Saturday, August 22, 2015
I love the Natalie Grant song "Burn Bright". It came along at a point last year when I needed to be reminded of the message within it. This morning while scrolling through my NewsFeed I ran across this quote from Todd Nesloney. This rocked my world in a good way this morning. I'm three weeks into my 10th year teaching and I'm already tired. I'm already at the point where I feel like I have given out more than I have to give...you know the moments I'm talking about teachers. The moment when you feel like the Energizer bunny has already been wound as tight as it can go and the battery is about to need charging. Then I read this quote and started thinking....
As educators, as people in general we have to protect our flames. I'm not much of a camper, but I do remember a few fire pits over the years. The fire dies out when the coals grow cold or the wood becomes wet. Protect your flame, so that spark continues. There will always be ones who want to speak negatively, find fault, complain, or share criticism. Pleasing everyone is an impossible task. Words that help you grow, even constructively are beneficial, words that tear down are similar to wet wood and cool coals. Protect your flame but not allowing those to linger on your fire and smothering your flame.
We are all going to have times where we feel like the roaring fire and moments where we will like the flickering spark. It's natural, but it's what we do in those moments that determine whether or not the fire continues to burn or begins to smolder. On the days when the fire is roaring, share it with others. On the days when the fire is just a flickering spark, find something to fuel that fire. As teachers, we do what we do because we of the students. Some days the students can fuel that spark without even knowing it. Those light bulb moments that remind you why you went into teaching, that former student that comes back just to say thank you, that parent that reminds you of the difference you made, or even that colleague that says I appreciate you. We can also fuel our fires by connecting with those who are burning bright as well. Find someone to connect with that shares the same passion that you do. It may be someone you teach with at your school, in your system, or simply someone who you connect with via social media. Twitter is a powerful connector of educators who want to continue to fuel their fire. If you haven't joined or are still in the lurking phase, jump in and start adding to the knowledge that is being shared. You may be the one that fuels another educator's fire.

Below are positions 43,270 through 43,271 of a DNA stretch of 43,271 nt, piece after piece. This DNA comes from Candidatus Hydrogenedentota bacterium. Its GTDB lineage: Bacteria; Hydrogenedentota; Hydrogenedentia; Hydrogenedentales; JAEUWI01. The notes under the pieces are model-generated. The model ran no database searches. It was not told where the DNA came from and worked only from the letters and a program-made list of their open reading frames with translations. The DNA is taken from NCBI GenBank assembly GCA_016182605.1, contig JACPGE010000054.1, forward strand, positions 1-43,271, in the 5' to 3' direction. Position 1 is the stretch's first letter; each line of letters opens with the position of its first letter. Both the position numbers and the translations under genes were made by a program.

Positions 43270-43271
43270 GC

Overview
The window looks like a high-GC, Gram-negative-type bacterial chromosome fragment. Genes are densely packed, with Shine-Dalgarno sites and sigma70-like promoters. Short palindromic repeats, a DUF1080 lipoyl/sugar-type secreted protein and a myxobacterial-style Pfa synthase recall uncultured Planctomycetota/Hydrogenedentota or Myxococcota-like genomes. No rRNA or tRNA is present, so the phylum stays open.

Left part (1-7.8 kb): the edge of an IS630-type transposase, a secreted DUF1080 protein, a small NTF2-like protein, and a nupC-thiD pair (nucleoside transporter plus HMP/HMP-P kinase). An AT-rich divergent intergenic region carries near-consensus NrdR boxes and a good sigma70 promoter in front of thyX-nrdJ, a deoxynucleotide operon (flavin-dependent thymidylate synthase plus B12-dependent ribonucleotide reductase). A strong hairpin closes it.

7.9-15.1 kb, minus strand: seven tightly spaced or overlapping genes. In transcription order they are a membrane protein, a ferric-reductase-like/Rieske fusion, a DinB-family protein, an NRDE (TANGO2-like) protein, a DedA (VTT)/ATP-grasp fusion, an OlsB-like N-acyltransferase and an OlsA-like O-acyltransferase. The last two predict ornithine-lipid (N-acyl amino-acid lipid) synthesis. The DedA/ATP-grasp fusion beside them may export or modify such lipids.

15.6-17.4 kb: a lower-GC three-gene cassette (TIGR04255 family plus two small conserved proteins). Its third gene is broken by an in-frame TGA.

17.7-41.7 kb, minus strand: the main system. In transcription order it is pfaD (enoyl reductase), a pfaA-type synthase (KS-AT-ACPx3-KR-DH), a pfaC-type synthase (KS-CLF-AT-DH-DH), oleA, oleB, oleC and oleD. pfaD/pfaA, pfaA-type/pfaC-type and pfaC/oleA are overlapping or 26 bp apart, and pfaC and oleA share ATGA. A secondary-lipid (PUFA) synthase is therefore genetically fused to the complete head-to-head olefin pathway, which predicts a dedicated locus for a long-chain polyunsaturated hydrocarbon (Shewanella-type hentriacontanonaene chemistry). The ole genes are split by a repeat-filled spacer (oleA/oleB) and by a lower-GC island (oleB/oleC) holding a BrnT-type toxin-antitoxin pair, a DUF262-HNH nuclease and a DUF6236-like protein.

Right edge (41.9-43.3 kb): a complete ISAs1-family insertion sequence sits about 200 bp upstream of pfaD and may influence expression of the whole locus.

Sunday, August 2, 2015
A new year, a new start and what better time to build the foundation for an incredible year. This is my 10th year teaching and each year it seems like I start off in a panic and a rush because are things really ever ready at the beginning of the year. I am determined to start this year off in a different way. I am a special education teacher and I work with students in 4th-6th grade that are inclusion/resource students. I had this bulletin board in my room last year after being inspired at ISTE 2014 by Angelia Maiers and the You Matter message. There were times the students would come in the room defeated and discouraged because they were having difficulty. Instead of facing that difficulty, they wanted the answer or to just give up. Sometimes they would even come in down and speaking negative about themselves. I directed them to the board. Often times I would have them read it out loud or at least to themselves. Time after time, it helped them to focus on the task at hand and to quit speaking negative. If a student was upset, it also helped them to calm down. It's hard to read these positive affirmations and stay mad. This year I am also writing notes to mail out the second week of school to not only introduce myself to my case load students, but to also tell them they matter! I also added this growth mindset bulletin board that I saw on Pinterest. Students can learn when students feel safe. They learn when they know that you believe in them and that they have something to contribute. This is the foundation to build on this year...reminding students that they have a voice and have something to contribute. I'm also doing a new student survey/interview with them towards the end of the first week. Here is a link to the survey:3-2-1 Beginning of the Year Survey
Last year was the inaugural year at my school. We were an assortment of teachers from three main schools with a few others here and there. The struggle last year was for those of us from here and there to learn where we fit into the pieces of the other groups. One thing at the end of the year the principal at that time encouraged me to do was to ask for feedback from the general education teachers. It was a scary yet positive experience. I think as teachers it is difficult to open ourselves up for criticism, even that which is constructive. I learned through the process, we all have strengths and weaknesses, when we share those with our team members with the intent of productivity, we can find help with our weaknesses. An example for me, is making a schedule. Some teachers can take all of the pieces and fit it in a puzzle. I'm not one of them...I tend to over extend myself, which leaves me without a lunch or planning (and burned out and frustrated at the end of the day). This year two of the teachers who I sat down with last year have offered this week to help me take my pieces of the puzzle and make a workable schedule. It takes time to build relationships with other staff members. Helping each other with our strengths and weaknesses though that relationship builds a team over time.
Have a great year teachers!
Remember you matter and you are making a difference!